He’s a tough guy, we all can see that.
And it’s not just because he glares, carries a gun and is played by Charles (“Death Wish”) Bronson. No, the improbably named Bernardo O’Reilly shows his toughness by being unafraid to show vulnerability.
Which is exactly what occurs when he chastises a group of young Mexican boys who have just called their farmer fathers cowards.
“You think I am brave because I carry a gun,” O’Reilly says. “Well, your fathers are much braver because they carry responsibility, for you, your brothers, your sisters, and your mothers. And this responsibility is like a big rock that weighs a ton. It bends and it twists them until finally it buries them under the ground. And there’s nobody says they have to do this. They do it because they love you, and because they want to. I have never had this kind of courage. Running a farm, working like a mule every day with no guarantee anything will ever come of it. This is bravery.”
William Roberts and Walter Bernstein included this scene in their screenplay for the 1960 Western “The Magnificent Seven.” An adaptation of Akira Kurosawa’s 1954 film “The Seven Samurai,” “The Magnificent Seven” uses memorable characters, a classic setting and traditional themes to tell its tale.
But as with most great films, it’s the quotes that we remember. In last week’s column, I invited readers to send in their favorite movie quotes. And I received several intriguing responses, including this one from Christa Hazel of Coeur d’Alene:
“Kid – the next time I say, ‘Let’s go someplace like Bolivia,’ let’s go someplace like Bolivia.”
That is, of course, Paul Newman as Butch Cassidy in 1969’s “Butch Cassidy and the Sundance Kid,” griping to his train-robbing partner (played by Robert Redford) after barely escaping another of the intrepid posses sent out by E.H. Herriman of the Union Pacific Railroad.
The Oscar-winning screenwriter: William Goldman.
Meanwhile, Steven Heaps of Greenacres recalls one of screenwriter Nora Ephron’s classic lines from 1989’s “When Harry Met Sally.” It comes after Sally (Meg Ryan) has demonstrated, to Harry (Billy Crystal) loudly in a crowded deli, how easy it would be to fake an orgasm.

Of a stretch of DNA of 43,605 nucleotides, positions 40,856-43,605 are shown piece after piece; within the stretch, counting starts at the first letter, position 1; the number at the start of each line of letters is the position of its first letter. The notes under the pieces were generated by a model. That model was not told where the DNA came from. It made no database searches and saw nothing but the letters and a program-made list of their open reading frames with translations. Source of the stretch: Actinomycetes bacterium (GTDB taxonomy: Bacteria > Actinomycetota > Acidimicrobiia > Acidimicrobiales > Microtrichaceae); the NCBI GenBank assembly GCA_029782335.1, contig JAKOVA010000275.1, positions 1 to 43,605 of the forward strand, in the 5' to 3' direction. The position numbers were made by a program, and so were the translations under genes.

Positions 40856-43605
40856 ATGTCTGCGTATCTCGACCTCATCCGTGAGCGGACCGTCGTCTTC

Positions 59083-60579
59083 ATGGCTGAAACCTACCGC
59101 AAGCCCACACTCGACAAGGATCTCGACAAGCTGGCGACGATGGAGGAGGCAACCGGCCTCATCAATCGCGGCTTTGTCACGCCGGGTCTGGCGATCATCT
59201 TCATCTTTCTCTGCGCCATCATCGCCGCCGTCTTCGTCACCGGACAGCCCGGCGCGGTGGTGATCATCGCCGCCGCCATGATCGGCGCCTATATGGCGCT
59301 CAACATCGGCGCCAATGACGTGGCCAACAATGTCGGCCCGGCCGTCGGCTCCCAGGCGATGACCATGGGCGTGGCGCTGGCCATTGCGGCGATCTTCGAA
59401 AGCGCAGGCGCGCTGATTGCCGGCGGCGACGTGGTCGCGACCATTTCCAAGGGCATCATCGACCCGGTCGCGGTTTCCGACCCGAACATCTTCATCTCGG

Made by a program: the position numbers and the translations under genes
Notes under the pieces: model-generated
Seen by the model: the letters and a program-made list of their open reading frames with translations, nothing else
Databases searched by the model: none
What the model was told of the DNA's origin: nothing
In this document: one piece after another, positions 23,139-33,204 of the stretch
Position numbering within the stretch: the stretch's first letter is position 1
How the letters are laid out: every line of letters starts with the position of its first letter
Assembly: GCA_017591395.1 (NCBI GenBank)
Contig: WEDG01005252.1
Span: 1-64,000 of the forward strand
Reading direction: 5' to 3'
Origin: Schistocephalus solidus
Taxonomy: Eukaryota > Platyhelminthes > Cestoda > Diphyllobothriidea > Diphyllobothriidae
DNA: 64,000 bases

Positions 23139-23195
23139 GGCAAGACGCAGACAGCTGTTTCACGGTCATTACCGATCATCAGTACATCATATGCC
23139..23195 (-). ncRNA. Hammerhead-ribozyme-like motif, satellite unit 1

A woman sitting nearby tells her waitress, “I’ll have what she’s having.”
Moss Levenson, an online reader from New York, recalls the moment in “Casablanca” – the 1942 film that was written by Howard Koch and Julius G. and Philip G. Epstein – when Major Strasser (Conrad Veidt) asks a question of Rick Blaine (Humphrey Bogart).
“What’s your nationality?” Major Strasser asks.
“I’m a drunkard,” Rick replies.
Avid movie fan Holly Hope of Spokane suggested two quotes delivered by screen icons of the 1970s. The first is from the 1977 football comedy “Semi-Tough,” written by Walter Bernstein and Ring Lardner Jr. (from Dan Jenkins’ novel). As Hope remembers it, Barbara Jane Bookman (Jill Clayburgh) has just asked something of our protagonist, Billy Clyde Puckett (Burt Reynolds).
To which Billy Clyde replies, “In the immortal words of Gene Autry, ‘Yup.’ “
The second is from Clint Eastwood’s Oscar-winning 1992 neo-Western “Unforgiven,” written by David Webb Peoples. With a gun held by Will Munny (Eastwood) stuck in his face, sheriff Little Bill Daggett (Gene Hackman) says, “I don’t deserve this … to die like this. I was building a house.”
To which Munny replies, “Deserve’s got nothing to do with it.”
Actually, another of my favorites comes also from “Unforgiven.” Munny and the Schofield Kid (Jaimz Woolvett) are discussing the unfortunate cowpoke that the Kid has just shot to death.
“Hell of a thing, killin’ a man,” Munny says. “Take away all he’s got and all he’s ever gonna have.”
“Yeah, well,” replies the Kid. “I guess he had it comin’.”
And then, perfectly delivered by Eastwood, Munny says, “We all got it comin’, kid.”
That we do. Even the toughest among us.
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